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Shake and Bake Neanderthal

Lets make some old friends.
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OK, so we've sequenced the neanderthal genome.

99.7% of the nucleotide sequences of the modern human and Neanderthal genomes are identical, compared to humans sharing around 98.8% of sequences with chimps.

The proportion of Neanderthal-inherited genetic material is about 1.5 to 2.1 % & is found in all non-African populations. It is suggested that 20 % of Neanderthal DNA survived in modern humans.

It's a good bet we'll find some of their genome that didn't survive in modern humans in chimps, other apes & probably elsewhere (we're 40-50% cabbage after all).

So with CRISPR gene editing all we have to do is find the gene sequences we want edit some human DNA & inject it into a hollowed out ovum.

We know modern humans could interbreed so a surrogate mother to bring it to term isn't going to be a problem.

There may be a small problem with miscarriage for male neanderthal carried by a modern human but we've immunosuppressant drug treatments that can solve that, or we just produce some females first & use some of them to carry the first males.

You know, I think we can do this.

Skewed, May 31 2020

Neanderthal genetics https://en.wikipedi...eanderthal_genetics
WikipediA [Skewed, May 31 2020]

Neanderthal genome project https://en.wikipedi...thal_genome_project
WikipediA [Skewed, May 31 2020]

CRISPR gene editing https://en.wikipedi...CRISPR_gene_editing
WikipediA [Skewed, May 31 2020]

CRISPR https://en.wikipedia.org/wiki/CRISPR
WikipediA [Skewed, May 31 2020]

Modern humans may have miscarried male hybrids https://www.science...g-babies-here-s-why
Here's why. [Skewed, May 31 2020]

Stiggins http://en.wikipedia...artholomew_Stiggins
[kdf, May 31 2020]

Jurassic Park https://jurassicpar...0sex%20and%20breed.
Filling in the gaps [kdf, Jun 02 2020]

Whole 3 billion letters of Neanderthal genome sequenced https://www.genome....al-genome-sequenced
in 2010 [Skewed, Jun 03 2020]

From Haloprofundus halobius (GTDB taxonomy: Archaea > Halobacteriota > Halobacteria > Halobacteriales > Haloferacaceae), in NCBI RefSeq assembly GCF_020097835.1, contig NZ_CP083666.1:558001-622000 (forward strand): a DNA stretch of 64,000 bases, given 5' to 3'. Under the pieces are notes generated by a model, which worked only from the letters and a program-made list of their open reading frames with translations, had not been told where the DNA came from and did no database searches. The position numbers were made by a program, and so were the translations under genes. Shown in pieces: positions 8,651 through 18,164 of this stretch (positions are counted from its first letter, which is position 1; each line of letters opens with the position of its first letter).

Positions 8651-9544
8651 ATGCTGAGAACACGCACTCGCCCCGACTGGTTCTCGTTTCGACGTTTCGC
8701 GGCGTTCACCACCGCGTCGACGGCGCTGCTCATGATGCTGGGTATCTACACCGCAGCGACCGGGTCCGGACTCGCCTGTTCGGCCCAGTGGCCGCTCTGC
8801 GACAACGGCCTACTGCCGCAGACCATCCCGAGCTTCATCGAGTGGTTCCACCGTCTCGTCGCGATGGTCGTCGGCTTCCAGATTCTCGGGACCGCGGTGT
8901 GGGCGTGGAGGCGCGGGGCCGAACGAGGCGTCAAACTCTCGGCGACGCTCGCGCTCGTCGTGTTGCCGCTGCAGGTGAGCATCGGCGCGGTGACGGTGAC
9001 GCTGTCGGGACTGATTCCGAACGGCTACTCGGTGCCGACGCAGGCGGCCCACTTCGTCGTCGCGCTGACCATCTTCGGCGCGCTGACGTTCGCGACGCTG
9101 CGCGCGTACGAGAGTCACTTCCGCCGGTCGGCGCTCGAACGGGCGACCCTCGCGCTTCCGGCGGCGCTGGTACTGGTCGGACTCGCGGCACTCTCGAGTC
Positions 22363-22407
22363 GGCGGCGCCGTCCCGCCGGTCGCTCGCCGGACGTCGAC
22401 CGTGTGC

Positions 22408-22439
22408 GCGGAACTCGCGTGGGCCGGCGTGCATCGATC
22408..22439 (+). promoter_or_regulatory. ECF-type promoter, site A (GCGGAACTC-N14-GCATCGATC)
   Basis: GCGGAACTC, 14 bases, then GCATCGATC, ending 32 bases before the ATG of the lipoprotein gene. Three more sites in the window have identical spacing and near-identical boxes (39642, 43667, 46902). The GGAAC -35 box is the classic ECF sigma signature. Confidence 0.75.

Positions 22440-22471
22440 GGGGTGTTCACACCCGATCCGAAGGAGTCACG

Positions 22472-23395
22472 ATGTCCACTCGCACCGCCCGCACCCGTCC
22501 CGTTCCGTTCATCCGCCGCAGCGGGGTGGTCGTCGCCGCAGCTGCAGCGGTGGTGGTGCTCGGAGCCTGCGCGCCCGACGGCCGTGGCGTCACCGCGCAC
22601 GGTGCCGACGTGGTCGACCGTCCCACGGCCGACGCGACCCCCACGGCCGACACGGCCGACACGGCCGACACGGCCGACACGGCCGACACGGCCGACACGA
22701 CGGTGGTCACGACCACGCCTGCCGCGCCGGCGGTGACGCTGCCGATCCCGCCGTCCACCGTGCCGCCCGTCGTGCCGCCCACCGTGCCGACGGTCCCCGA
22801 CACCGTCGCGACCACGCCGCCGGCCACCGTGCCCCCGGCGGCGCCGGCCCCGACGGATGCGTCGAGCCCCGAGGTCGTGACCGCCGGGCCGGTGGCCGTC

Neanderthal mitochondrial DNA sequenced https://www.nature....human%20neighbours.
in 2008 [Skewed, Jun 03 2020]

People aren't bananas https://www.newscie...rts%20in%20bananas.
Letter on the misleading nature of reports of genetic differences [Loris, Jun 15 2020]

[link]






       [marked-for-deletion]
because resurrecting extinct species is already widely discussed in science and science fiction literature. My favorites resurrected Neanderthal is probably Bartholomew Stiggins in Jasper Fforde’s “Thursday Next” series. (link)
  

       From the help file: “... inventions for the halfbakery should be original to the poster...” and [mfd] reasons include wishing something you saw in a movie, book, etc existed in real life.
kdf, May 31 2020
  

       What do you do with the baby once she is born? It would be no use raising her in a middle-class developed-world household.   

       Yet we don't yet know enough about palaeolithic culture, language, and social development norms and practices... do we?   

       Perhaps give her to an "untouched" tribe in the Amazon rainforest, or the New Guinea highlands. But then when she is grown how do we keep track of her and study her? Would we then learn more than if we just studied her foster-siblings, and save money on all the genetic engineering?   

       Or do we raise her in a zoo, with animatronic neanderthal carers, and invented synthetic palaoelithic languages and behavioural norms?
pocmloc, May 31 2020
  

       Reminds me of 'The Ugly Little Boy'. I don't think it'd be a problem particularly though, because our cultures overlapped at the time. They also had jewellery and cave art. The issue would probably be an unfamiliar form of neurodiversity, but parents deal with that all the time, and parenthood is rarely something one is prepared for. You just deal with the new person without previous experience because everyone is already unique.
nineteenthly, May 31 2020
  

       23andme already has a tool to find other people with high % Neanderthal admixture. Let 21st century nature take its course for a dozen generations and soon a Neanderthal population might reemerge naturally.
sninctown, May 31 2020
  

       Baked - see current occupant of Whitehouse.
xenzag, May 31 2020
  

       //resurrecting extinct species is already widely discussed in science and science fiction literature//   

       Half baked for a certainty, in general principles, yes.   

       But.   

       //should be original to the poster//   

       Show me anywhere else where's it been suggested we source our DNA building blocks to make a Neanderthal from cabbages ;p
Skewed, Jun 02 2020
  

       Perhaps I've been remiss in not showcassing the core idea as clearly as I might.   

       Let me try again.   

       Old fossil DNA is very broken up & damaged causing difficulties in stitching it back together into something that can be used by an egg cell (a la standard documented & replicated cloning techniques) to produce a useful organism.   

       So don't try to do that.   

       Use living DNA instead.   

       & jigsaw the genome you want together from living DNA extracted from extant animals & even plants.   

       I don't myself recall seeing that proposed as a technique for restoring extinct species in any prior art.